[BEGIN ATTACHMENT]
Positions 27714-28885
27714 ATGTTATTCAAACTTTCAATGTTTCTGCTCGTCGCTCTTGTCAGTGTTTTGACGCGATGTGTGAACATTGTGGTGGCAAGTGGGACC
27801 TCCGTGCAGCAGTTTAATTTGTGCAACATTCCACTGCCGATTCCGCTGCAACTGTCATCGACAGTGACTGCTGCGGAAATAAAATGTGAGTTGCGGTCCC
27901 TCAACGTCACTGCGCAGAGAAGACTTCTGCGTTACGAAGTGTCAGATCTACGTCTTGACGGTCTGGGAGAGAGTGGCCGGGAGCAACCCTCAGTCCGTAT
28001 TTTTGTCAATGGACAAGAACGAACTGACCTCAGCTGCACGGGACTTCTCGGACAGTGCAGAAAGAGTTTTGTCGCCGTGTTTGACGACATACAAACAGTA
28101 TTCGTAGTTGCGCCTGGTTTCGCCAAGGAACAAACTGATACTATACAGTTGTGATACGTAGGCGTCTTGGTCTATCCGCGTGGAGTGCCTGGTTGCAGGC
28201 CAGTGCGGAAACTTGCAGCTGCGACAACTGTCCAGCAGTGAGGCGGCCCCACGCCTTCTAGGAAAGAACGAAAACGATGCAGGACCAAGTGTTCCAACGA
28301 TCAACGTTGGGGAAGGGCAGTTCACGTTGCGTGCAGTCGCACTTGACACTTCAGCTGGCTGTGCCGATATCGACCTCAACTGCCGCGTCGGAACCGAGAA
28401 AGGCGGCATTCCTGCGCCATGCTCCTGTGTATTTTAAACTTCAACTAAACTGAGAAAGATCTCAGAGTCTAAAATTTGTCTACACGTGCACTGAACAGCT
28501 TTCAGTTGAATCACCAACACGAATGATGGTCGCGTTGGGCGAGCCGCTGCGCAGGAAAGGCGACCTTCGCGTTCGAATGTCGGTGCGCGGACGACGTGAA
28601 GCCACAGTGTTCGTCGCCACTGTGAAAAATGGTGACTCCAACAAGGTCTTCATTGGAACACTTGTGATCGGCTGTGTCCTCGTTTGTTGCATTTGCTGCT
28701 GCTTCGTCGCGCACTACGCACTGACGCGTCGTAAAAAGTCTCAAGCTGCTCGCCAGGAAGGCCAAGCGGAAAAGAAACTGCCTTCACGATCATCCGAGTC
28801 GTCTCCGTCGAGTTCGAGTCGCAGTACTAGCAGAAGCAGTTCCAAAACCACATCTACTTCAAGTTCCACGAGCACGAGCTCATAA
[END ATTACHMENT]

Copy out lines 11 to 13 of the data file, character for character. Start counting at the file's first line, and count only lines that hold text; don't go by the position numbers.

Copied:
28601 GCCACAGTGTTCGTCGCCACTGTGAAAAATGGTGACTCCAACAAGGTCTTCATTGGAACACTTGTGATCGGCTGTGTCCTCGTTTGTTGCATTTGCTGCT
28701 GCTTCGTCGCGCACTACGCACTGACGCGTCGTAAAAAGTCTCAAGCTGCTCGCCAGGAAGGCCAAGCGGAAAAGAAACTGCCTTCACGATCATCCGAGTC
28801 GTCTCCGTCGAGTTCGAGTCGCAGTACTAGCAGAAGCAGTTCCAAAACCACATCTACTTCAAGTTCCACGAGCACGAGCTCATAA